Will and Kate, aka Duke and Duchess of Cambridge, arrived in New York City with great fanfare on Sunday for a 3-day visit. Their stay represents a pleasant diversion from the recent sad news and protests that have enveloped the city, though a continuation of the traffic jams. As media outlets converged on the Big Apple, we witnessed different types of stories emerging.
During a walk in the Meatpacking District and West Village on Sunday afternoon, we came upon Tea & Sympathy, an English-owned restaurant and shop. There NBC News was in the middle of interviewing the owner about the Royal couple. “The whole city erupts, and it’s great for my business”, she said. By the time we left, local newspaper reporters had also arrived.
So for PRs working on pitching stories where coverage may seem elusive, what does it take for the media to come calling? This brief episode confirms what we’ve often heard from pitching specialists. Tea & Sympathy hit all the high notes on the uniqueness scale: a charming shop in a quaint neighborhood, festooned with British flags outside, a colorful, video-friendly and photogenic venue inside. The media-savvy owner had an irreverent British wit, not to mention prior history observing the Royals in action, including Harry.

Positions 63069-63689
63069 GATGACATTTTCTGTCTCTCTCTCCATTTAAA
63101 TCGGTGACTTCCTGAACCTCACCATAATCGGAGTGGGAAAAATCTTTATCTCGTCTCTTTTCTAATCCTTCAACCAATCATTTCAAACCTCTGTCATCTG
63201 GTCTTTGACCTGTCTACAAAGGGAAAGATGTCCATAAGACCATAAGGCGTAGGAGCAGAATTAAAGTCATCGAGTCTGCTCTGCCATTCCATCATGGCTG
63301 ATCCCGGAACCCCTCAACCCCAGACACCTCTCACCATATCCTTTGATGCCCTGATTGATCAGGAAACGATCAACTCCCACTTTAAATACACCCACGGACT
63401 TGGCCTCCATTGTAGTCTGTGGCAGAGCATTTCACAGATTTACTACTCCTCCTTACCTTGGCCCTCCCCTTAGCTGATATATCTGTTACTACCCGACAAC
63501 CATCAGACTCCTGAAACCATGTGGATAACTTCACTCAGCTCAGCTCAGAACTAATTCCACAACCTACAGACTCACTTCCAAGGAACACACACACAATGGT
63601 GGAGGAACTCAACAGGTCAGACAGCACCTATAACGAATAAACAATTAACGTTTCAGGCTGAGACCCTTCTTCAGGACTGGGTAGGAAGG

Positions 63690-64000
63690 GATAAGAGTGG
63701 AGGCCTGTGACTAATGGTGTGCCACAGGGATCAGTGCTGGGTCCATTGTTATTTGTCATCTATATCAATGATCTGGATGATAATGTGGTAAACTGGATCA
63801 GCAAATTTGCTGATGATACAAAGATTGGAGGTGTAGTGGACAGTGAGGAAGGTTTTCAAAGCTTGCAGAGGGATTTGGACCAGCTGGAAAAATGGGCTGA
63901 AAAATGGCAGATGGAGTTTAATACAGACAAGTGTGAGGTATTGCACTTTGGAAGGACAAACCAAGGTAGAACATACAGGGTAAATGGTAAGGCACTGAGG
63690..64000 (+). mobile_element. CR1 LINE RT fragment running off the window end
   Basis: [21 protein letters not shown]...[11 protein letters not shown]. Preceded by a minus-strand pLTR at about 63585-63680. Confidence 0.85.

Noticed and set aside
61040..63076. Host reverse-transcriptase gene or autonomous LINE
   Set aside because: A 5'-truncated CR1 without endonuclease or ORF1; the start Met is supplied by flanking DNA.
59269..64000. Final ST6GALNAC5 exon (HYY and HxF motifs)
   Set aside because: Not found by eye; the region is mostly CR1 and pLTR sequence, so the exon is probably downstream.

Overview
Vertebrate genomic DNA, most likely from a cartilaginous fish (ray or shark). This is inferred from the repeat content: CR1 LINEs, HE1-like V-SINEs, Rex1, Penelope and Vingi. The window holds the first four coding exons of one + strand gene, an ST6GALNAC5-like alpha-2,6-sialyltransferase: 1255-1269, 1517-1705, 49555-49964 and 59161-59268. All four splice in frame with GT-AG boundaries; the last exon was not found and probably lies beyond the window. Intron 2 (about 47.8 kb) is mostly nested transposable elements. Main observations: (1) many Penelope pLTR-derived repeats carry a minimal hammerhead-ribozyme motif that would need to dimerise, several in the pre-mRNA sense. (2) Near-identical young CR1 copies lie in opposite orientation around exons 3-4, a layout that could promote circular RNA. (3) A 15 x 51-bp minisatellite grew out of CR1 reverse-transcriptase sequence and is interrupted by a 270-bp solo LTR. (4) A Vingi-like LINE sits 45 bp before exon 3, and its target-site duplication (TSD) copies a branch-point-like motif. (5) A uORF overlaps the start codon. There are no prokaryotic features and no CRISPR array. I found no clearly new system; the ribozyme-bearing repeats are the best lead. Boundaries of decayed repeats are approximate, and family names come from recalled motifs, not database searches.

Naturally, later in the day large crowds and throngs of media outlets hovered outside The Carlyle Hotel, where the couple was set to stay. There were even cardboard cutouts of Will and Kate (though clearly not Matisse cutout quality), frozen tourists and paparazzi, all waiting to sneak a quick peak. We’re anticipating even larger masses outside Brooklyn’s Barclays Center as Will and Kate take in a basketball game on Monday night, and more gazing at the red carpet as the couple arrives for a gala at The Metropolitan Museum of Art on Tuesday night.
But our vote for covering interesting angles is being away from the fray at Tea & Sympathy. Besides, per the Cambridge University Press, the expression carries a more universal meaning: “kindness and sympathy that you show to someone who is upset. It’s time for action, not just tea and sympathy.”